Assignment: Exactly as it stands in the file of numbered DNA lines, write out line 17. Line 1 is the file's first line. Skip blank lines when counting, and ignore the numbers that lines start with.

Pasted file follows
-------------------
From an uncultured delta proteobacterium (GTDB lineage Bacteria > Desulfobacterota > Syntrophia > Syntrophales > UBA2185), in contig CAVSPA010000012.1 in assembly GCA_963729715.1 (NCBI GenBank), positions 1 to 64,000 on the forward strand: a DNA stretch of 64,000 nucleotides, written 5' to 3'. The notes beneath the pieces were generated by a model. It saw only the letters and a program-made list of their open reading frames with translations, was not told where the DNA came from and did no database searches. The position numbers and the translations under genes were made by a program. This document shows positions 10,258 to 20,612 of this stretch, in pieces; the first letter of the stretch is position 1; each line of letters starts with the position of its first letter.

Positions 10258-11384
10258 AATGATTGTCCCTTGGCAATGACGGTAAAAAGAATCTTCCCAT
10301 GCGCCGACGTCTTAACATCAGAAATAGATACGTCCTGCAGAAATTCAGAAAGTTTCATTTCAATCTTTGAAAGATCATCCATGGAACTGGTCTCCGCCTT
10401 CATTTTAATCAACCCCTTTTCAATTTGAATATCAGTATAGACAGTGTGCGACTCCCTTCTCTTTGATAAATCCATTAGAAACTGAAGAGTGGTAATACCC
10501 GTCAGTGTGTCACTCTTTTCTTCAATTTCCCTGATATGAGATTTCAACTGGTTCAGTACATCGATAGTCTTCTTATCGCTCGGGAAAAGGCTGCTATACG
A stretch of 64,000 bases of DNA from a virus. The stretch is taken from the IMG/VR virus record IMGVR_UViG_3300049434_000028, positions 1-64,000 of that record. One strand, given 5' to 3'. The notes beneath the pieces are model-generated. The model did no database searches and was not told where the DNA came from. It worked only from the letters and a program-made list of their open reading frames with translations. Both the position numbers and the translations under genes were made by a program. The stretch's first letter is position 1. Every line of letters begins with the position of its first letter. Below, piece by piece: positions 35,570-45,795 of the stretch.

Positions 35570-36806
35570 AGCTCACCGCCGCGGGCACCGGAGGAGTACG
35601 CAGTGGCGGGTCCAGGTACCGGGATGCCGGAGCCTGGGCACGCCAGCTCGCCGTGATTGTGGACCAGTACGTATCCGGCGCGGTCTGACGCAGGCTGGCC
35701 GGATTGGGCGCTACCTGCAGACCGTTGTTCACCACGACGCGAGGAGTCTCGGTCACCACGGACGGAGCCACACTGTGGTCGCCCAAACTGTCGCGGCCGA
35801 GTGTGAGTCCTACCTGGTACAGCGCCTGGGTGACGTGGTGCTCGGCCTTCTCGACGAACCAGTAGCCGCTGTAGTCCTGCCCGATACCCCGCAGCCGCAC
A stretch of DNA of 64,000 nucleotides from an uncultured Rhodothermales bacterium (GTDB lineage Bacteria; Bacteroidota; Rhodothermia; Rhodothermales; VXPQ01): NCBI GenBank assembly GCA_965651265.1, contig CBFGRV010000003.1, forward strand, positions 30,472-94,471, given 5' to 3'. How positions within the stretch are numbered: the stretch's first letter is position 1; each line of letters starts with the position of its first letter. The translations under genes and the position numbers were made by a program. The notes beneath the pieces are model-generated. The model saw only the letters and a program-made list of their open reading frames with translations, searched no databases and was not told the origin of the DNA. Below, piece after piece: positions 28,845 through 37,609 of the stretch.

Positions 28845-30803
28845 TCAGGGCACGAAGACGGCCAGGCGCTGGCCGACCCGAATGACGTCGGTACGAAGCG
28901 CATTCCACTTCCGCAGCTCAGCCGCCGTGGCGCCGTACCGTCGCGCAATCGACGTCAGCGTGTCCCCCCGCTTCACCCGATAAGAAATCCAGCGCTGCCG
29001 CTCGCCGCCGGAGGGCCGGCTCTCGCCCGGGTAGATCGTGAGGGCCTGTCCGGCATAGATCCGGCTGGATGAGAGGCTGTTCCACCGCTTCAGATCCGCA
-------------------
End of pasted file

29001 CTCGCCGCCGGAGGGCCGGCTCTCGCCCGGGTAGATCGTGAGGGCCTGTCCGGCATAGATCCGGCTGGATGAGAGGCTGTTCCACCGCTTCAGATCCGCA